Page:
Starting in 1971, the new Labelle debuted on their self-titled Warner Brothers debut. Marginally successful, they attempted a duet LP with Laura Nyro that paid tribute to classic soul. A second LP for Warner Brothers yielded wild versions of Van Morrison's "Moonshadow" and the Who's "Won't Get Fooled Again" which should have placed them in the vanguard of rock music. But going against the standard definition of a "girl group," Labelle suffered alienation from both the rock and soul markets.

The upside to such marginalization was the support of a rabidly loyal fan base that had a high percentage of free thinkers and gays, who flocked to Labelle shows en masse, often vying with the singers for the audience's attention with outrageous antics and otherworldly outfits. Their interest was based in equal parts on Labelle's image, which can best be described as campy glitter-glamour, and Hendryx's lyrics, which dealt with personal freedom.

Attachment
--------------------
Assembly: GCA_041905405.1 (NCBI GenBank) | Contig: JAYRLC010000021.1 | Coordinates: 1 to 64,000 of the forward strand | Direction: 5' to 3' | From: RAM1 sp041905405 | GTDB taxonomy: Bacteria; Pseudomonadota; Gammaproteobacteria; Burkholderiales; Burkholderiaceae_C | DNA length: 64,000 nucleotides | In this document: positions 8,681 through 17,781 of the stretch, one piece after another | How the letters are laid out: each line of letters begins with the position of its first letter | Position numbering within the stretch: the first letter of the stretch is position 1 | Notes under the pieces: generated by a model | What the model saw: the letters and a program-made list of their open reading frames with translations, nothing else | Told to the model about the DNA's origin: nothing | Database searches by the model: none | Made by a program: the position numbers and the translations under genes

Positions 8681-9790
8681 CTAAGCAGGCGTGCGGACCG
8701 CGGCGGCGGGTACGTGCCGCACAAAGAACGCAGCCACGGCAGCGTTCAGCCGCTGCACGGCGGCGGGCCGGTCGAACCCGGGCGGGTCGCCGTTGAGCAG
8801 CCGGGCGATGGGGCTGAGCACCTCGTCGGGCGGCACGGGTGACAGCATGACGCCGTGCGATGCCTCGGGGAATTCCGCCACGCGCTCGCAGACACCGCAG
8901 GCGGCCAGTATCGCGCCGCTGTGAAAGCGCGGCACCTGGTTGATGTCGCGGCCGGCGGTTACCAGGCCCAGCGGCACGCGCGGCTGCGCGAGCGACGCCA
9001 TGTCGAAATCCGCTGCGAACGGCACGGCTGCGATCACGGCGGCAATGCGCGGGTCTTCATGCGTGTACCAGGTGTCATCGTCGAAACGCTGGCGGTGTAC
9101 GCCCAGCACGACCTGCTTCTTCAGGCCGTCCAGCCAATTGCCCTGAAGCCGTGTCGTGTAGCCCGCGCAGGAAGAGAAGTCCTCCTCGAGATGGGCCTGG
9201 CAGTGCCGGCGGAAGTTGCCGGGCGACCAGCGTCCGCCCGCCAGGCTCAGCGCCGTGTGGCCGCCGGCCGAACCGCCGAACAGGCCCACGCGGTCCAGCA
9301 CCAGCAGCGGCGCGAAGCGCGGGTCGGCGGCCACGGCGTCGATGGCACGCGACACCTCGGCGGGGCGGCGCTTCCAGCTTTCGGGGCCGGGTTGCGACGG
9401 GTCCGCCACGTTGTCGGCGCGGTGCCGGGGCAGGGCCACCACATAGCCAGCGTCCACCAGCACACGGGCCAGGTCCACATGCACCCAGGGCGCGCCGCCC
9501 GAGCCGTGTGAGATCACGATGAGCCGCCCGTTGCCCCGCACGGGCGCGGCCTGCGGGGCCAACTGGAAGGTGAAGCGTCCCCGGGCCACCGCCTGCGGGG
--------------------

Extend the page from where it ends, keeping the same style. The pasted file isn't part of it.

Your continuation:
After a failed one-shot LP for RCA that flopped despite collaborations from Stevie Wonder and an amazing cover of Gil Scott Heron's "The Revolution Will Not Be Televised," Labelle finally reached a mass audience with "Lady Marmalade," a number one single in 1975. A heavyweight by any standard, the song was written by Bob Crewe, produced by Allen Touissant and featured playing by the Meters. Considering their tenure as an underground act, it was only fitting that "Marmalade"'s message about prostitution would be their biggest hit.